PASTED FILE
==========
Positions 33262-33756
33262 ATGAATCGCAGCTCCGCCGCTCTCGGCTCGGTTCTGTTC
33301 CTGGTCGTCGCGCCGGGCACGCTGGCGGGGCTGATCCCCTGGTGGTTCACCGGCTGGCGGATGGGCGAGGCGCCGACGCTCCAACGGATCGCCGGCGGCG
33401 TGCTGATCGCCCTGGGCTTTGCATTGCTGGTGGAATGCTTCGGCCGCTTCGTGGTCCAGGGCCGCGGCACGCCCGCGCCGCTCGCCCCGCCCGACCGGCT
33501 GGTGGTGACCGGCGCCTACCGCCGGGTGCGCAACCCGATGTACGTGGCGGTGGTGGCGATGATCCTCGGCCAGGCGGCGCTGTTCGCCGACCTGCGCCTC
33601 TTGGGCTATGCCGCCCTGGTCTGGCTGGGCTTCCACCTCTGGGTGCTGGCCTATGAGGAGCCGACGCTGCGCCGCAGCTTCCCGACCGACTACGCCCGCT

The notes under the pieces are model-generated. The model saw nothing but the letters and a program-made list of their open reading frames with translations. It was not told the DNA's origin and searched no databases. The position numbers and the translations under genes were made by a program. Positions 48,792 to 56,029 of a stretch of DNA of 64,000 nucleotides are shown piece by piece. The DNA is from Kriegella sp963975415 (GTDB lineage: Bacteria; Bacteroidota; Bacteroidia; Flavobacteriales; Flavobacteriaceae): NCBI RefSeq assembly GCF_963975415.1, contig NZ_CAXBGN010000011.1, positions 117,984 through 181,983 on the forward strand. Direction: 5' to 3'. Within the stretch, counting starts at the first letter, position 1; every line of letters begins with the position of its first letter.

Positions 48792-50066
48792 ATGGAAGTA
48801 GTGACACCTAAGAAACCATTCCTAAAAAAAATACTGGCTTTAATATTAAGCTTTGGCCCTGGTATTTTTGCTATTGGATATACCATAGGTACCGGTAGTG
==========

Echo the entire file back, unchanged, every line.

Positions 33262-33756
33262 ATGAATCGCAGCTCCGCCGCTCTCGGCTCGGTTCTGTTC
33301 CTGGTCGTCGCGCCGGGCACGCTGGCGGGGCTGATCCCCTGGTGGTTCACCGGCTGGCGGATGGGCGAGGCGCCGACGCTCCAACGGATCGCCGGCGGCG
33401 TGCTGATCGCCCTGGGCTTTGCATTGCTGGTGGAATGCTTCGGCCGCTTCGTGGTCCAGGGCCGCGGCACGCCCGCGCCGCTCGCCCCGCCCGACCGGCT
33501 GGTGGTGACCGGCGCCTACCGCCGGGTGCGCAACCCGATGTACGTGGCGGTGGTGGCGATGATCCTCGGCCAGGCGGCGCTGTTCGCCGACCTGCGCCTC
33601 TTGGGCTATGCCGCCCTGGTCTGGCTGGGCTTCCACCTCTGGGTGCTGGCCTATGAGGAGCCGACGCTGCGCCGCAGCTTCCCGACCGACTACGCCCGCT

The notes under the pieces are model-generated. The model saw nothing but the letters and a program-made list of their open reading frames with translations. It was not told the DNA's origin and searched no databases. The position numbers and the translations under genes were made by a program. Positions 48,792 to 56,029 of a stretch of DNA of 64,000 nucleotides are shown piece by piece. The DNA is from Kriegella sp963975415 (GTDB lineage: Bacteria; Bacteroidota; Bacteroidia; Flavobacteriales; Flavobacteriaceae): NCBI RefSeq assembly GCF_963975415.1, contig NZ_CAXBGN010000011.1, positions 117,984 through 181,983 on the forward strand. Direction: 5' to 3'. Within the stretch, counting starts at the first letter, position 1; every line of letters begins with the position of its first letter.

Positions 48792-50066
48792 ATGGAAGTA
48801 GTGACACCTAAGAAACCATTCCTAAAAAAAATACTGGCTTTAATATTAAGCTTTGGCCCTGGTATTTTTGCTATTGGATATACCATAGGTACCGGTAGTG